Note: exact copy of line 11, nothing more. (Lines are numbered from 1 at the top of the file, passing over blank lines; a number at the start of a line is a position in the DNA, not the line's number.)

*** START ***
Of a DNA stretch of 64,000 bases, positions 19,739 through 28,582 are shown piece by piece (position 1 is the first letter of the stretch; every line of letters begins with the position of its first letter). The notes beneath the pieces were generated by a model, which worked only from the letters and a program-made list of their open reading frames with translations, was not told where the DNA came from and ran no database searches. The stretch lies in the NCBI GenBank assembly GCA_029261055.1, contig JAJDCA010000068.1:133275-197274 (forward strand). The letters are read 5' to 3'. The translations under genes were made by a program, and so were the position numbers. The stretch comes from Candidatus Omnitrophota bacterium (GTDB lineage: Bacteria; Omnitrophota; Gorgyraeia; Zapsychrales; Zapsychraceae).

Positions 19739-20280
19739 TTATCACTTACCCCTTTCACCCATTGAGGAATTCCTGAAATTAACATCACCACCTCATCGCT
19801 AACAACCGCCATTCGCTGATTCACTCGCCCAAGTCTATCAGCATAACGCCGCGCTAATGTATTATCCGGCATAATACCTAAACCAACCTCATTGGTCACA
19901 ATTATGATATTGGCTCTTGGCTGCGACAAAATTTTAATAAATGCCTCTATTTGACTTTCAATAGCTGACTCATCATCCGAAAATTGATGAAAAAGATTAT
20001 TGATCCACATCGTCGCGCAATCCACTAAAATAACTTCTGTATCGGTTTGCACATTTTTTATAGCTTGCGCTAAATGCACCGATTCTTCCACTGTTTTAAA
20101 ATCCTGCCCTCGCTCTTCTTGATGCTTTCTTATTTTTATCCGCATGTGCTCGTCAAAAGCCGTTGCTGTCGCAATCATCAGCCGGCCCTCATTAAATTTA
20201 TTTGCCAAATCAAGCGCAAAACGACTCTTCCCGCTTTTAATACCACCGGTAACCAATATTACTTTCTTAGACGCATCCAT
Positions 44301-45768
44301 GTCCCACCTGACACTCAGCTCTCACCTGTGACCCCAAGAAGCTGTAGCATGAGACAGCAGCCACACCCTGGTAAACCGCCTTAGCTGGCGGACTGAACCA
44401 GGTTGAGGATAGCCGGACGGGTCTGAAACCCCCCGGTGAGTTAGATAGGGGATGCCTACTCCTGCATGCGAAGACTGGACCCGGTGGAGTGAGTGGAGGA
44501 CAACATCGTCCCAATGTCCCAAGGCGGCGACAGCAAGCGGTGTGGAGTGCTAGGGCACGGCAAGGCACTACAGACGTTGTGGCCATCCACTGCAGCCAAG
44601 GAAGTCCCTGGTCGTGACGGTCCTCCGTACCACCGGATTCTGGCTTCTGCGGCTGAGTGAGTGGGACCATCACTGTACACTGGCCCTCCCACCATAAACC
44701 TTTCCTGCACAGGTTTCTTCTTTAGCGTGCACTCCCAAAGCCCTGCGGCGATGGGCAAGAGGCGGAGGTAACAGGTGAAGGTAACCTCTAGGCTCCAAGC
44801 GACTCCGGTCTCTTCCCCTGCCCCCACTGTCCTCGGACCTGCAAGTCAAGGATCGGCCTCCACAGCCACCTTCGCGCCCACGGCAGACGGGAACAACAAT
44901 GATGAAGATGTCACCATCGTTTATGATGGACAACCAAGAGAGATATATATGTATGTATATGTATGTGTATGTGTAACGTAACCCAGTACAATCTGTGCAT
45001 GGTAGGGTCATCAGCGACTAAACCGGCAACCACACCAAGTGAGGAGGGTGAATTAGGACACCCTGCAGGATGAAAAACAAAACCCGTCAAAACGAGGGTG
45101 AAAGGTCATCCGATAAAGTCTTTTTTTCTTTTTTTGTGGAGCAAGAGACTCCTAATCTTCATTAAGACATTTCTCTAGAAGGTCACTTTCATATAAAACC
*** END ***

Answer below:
44401 GGTTGAGGATAGCCGGACGGGTCTGAAACCCCCCGGTGAGTTAGATAGGGGATGCCTACTCCTGCATGCGAAGACTGGACCCGGTGGAGTGAGTGGAGGA